Topics: Emerging Media, College of Communication Information and Media

August 5, 2008

Of the 14 honors awarded in the coveted 2008 Campus Technology magazine Innovator competition, two were won by Ball State University, furthering its reputation as a leader in emerging media.

The annual awards competition, which yielded nearly 300 entries, sought out initiatives that were true innovations, featured solid technological advances and helped the colleges or universities stand out among their peers, according to Campus Technology magazine.

Ball State won top honors in:

  • Digital Media Training and Support: Digital Corps — This program trains student apprentices for industry-standard software certifications, and, in addition, provides the Ball State community with a cadre of digital media experts.

To launch the cinematography course and establish Ball State's presence in Second Life, IDIAA leveraged its years of innovation in 3-D animation and virtual applications. Now students — through their avatars (Second Life personas) — can check out cameras, dollies, light systems and more to create their own original movies. They can also film in a Star Trek-inspired holodeck, which allows them to select from a wide variety of virtual set locations.

The Campus Technology Innovator award is the second national recognition for the fledgling program. Earlier this year, the digital arts initiative earned Blackboard Inc.'s inaugural Greenhouse Grant for Virtual Worlds.

"These awards are quite an honor, and I'm humbled to see our work have such wide impact," Fillwalk said. "The IDIAA is committed to developing hands-on, experiential, project-based learning environments. Our students are the main beneficiaries of our efforts, and the hope is to share Ball State's achievements with the broader higher education community."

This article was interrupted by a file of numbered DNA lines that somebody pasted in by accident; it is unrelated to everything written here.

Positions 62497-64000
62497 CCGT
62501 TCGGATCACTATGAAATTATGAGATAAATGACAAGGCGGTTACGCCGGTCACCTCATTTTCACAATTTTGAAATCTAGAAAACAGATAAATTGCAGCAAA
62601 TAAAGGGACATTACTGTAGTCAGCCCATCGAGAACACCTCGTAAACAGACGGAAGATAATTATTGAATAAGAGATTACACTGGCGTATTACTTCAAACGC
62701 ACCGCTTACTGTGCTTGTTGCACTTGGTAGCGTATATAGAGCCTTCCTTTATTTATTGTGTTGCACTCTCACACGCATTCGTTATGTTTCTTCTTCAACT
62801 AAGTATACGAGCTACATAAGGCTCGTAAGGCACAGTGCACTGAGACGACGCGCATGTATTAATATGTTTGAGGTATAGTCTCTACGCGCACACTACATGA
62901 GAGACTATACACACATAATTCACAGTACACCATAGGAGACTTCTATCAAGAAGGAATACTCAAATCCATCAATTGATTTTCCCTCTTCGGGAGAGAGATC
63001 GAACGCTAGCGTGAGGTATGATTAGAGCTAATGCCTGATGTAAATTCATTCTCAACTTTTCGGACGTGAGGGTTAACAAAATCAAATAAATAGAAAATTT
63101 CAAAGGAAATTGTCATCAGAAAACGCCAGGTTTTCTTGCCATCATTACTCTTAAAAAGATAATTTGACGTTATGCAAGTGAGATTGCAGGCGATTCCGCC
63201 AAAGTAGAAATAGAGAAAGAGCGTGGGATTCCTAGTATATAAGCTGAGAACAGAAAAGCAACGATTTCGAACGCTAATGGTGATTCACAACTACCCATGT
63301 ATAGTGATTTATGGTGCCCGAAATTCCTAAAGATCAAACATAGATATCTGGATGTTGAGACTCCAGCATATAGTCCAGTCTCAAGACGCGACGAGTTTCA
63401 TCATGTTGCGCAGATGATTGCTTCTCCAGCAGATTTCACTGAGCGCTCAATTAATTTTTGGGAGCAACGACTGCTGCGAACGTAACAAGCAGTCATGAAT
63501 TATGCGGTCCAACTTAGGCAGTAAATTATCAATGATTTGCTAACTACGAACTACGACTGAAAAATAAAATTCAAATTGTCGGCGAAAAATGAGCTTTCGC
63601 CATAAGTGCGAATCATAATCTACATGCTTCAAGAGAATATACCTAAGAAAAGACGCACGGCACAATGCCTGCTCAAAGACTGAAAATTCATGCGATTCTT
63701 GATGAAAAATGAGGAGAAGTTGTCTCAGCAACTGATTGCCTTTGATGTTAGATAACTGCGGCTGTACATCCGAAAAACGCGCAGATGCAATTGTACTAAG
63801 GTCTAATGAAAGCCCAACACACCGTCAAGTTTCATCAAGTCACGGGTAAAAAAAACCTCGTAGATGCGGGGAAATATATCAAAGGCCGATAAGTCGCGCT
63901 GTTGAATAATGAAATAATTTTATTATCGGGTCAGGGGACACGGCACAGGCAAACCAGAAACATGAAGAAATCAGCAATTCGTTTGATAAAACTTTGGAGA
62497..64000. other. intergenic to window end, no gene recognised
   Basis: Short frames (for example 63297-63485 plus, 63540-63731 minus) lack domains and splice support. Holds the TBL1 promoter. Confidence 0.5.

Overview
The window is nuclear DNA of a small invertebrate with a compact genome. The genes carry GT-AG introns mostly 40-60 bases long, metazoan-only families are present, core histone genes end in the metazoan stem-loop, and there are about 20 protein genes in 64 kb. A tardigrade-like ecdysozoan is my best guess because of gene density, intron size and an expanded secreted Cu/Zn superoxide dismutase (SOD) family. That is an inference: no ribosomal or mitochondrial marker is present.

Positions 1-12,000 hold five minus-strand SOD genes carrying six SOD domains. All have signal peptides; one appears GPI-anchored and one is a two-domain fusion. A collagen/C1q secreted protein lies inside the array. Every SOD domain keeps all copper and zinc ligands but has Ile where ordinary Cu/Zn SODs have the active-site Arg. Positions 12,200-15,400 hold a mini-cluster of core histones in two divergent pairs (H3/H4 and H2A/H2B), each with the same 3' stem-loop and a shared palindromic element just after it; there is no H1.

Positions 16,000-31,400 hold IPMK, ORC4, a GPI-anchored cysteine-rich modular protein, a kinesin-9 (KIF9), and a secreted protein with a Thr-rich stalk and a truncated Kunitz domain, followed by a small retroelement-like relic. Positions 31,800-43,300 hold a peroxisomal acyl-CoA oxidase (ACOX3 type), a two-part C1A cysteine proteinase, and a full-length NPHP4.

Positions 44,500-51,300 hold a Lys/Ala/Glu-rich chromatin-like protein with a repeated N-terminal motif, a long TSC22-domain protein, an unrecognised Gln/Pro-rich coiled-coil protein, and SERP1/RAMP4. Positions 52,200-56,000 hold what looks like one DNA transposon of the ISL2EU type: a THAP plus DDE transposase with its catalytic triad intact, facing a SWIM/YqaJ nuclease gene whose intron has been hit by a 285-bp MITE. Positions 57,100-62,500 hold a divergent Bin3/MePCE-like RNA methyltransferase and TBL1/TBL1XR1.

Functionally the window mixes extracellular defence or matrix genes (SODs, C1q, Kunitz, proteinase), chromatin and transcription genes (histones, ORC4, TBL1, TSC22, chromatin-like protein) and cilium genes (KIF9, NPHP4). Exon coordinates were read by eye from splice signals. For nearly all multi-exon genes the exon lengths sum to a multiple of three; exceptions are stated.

The beneficiaries of the Digital Corps initiative are the students who earned the certifications, and as a bonus, the Ball State community benefits as well. By taking advantage of well-known certification programs such as Certiport, Apple Certified Pro and Adobe Certified Expert/Adobe Certified Associate, a growing number of students are now fluent in digital media.

In just the last 10 months, Ball State has gone from zero certified experts to more than 50. And there is tremendous anecdotal evidence that the additional knowledge the corps provides is creating a trickle-down effect to the rest of the campus community, said Phil Repp, interim vice president for information technology.

"Jonathan Huer, who directs the program, has done a wonderful job," he said. "Our faculty appreciate the support for in-class assignments, and various departments and institutes appreciate the on-campus expertise.

"Digital media technology is now persistent throughout the campus, and administrators and IT leaders feel its potential is being fully realized," Repp added.

Detailed descriptions of the winning entries can be found in the August issue of Campus Technology and online at